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New York Says No To Biden’s Vaccine Mandate

Let’s hope other states follow.

Does this offer a portent of what will come of Joe Biden’s attempt to mandate COVID-19 vaccinations in workplaces? Perhaps not, as New York’s mandate had stricter rules and no room for exemptions. Late yesterday, a federal judge enjoined New York from imposing its health-care sector vaccination mandate, ruling that its lack of religious exemption ran afoul of the First Amendment’s right to free religious expression:

A federal judge temporarily blocked the state of New York on Tuesday from forcing medical workers to be vaccinated after a group of health care workers sued, saying their Constitutional rights were violated because the state’s mandate disallowed religious exemptions.
Judge David Hurd in Utica issued the order after 17 health professionals, including doctors and nurses, claimed in a lawsuit Monday that their rights were violated with a vaccine mandate that disallowed the exemptions.
The judge gave New York state until Sept. 22 to respond to the lawsuit in federal court in Utica. If the state opposes the plaintiffs’ request for a preliminary court order blocking the vaccine mandate, a Sept. 28 oral hearing will occur.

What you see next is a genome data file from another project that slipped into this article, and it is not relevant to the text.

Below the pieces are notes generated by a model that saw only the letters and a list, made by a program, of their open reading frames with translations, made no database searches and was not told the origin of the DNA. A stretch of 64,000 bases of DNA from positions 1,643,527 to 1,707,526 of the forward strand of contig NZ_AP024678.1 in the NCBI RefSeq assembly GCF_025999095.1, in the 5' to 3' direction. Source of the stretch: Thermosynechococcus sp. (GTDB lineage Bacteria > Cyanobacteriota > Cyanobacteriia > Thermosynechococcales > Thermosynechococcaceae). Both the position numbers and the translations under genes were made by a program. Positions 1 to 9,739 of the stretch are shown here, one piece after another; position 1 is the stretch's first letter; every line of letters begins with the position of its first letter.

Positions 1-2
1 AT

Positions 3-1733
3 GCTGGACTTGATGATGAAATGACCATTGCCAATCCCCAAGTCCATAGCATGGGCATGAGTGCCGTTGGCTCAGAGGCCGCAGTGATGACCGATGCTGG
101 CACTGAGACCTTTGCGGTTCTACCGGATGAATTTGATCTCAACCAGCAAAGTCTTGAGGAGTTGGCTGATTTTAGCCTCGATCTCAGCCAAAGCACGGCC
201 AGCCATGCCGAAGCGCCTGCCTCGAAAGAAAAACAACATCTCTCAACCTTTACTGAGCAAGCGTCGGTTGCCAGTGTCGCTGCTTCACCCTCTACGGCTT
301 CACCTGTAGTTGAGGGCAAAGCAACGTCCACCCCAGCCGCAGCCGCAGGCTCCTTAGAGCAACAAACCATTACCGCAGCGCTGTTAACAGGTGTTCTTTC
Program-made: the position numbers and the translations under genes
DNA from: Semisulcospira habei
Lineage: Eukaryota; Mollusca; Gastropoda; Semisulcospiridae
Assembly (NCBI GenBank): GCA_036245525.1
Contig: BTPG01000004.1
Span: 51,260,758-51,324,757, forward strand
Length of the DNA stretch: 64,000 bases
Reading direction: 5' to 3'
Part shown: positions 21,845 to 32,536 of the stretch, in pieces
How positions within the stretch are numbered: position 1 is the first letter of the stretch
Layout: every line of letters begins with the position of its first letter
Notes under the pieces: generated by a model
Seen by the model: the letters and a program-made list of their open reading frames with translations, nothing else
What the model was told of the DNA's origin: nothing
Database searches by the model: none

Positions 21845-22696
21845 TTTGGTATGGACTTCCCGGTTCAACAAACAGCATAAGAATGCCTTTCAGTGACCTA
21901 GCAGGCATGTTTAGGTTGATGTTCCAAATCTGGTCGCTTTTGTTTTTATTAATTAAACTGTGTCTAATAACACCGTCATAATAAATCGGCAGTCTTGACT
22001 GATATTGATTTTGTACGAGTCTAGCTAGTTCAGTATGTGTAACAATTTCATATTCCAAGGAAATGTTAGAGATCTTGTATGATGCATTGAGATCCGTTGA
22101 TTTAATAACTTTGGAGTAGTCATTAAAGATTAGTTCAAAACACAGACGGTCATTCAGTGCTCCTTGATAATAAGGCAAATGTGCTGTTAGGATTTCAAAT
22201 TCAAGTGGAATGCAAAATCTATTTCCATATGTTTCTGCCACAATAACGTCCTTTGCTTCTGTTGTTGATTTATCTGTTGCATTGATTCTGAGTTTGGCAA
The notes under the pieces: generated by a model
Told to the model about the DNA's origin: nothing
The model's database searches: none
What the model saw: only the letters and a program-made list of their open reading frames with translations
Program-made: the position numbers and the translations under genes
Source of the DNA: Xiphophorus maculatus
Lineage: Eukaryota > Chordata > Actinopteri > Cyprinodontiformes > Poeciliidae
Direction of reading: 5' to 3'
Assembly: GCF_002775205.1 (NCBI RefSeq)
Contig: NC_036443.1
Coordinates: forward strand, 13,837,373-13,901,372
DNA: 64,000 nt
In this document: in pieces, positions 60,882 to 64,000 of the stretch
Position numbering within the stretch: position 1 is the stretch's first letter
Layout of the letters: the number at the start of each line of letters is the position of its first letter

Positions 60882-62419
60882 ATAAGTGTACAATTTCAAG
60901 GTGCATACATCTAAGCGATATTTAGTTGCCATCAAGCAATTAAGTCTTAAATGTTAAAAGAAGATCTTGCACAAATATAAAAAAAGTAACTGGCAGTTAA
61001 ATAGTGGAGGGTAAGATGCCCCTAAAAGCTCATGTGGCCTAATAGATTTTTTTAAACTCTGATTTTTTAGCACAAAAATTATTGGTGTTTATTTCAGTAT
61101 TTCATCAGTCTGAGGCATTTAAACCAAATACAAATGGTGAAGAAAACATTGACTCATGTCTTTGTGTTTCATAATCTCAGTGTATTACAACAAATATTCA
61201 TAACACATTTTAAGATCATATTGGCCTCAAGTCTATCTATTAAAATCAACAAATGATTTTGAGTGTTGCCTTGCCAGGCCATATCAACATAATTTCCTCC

The state issued the order Aug. 28, requiring at least a first shot for health care workers at hospitals and nursing homes by Sept. 27. New York State Health Commissioner Dr. Howard Zucker said in a statement last month that new vaccine requirements were needed to help curb the spread of the coronavirus Delta variant and prevent further mutations.

Bear in mind, as always, that temporary injunctions do not necessarily foreshadow final rulings. However, Hurd apparently saw the prospect for the plaintiffs to succeed at trial and found that any damage to their rights in the meantime would be irreparable, and for good reason. The state left them no other choice than to accept the vaccination or lose their jobs. And it’s worth noting that states have much more firm jurisdiction and authority for imposing such a mandate, especially in the health-care sector, where millions of citizens have to risk exposure in order to receive vital medical care. The TRO is not a good sign for Kathy Hochul in New York.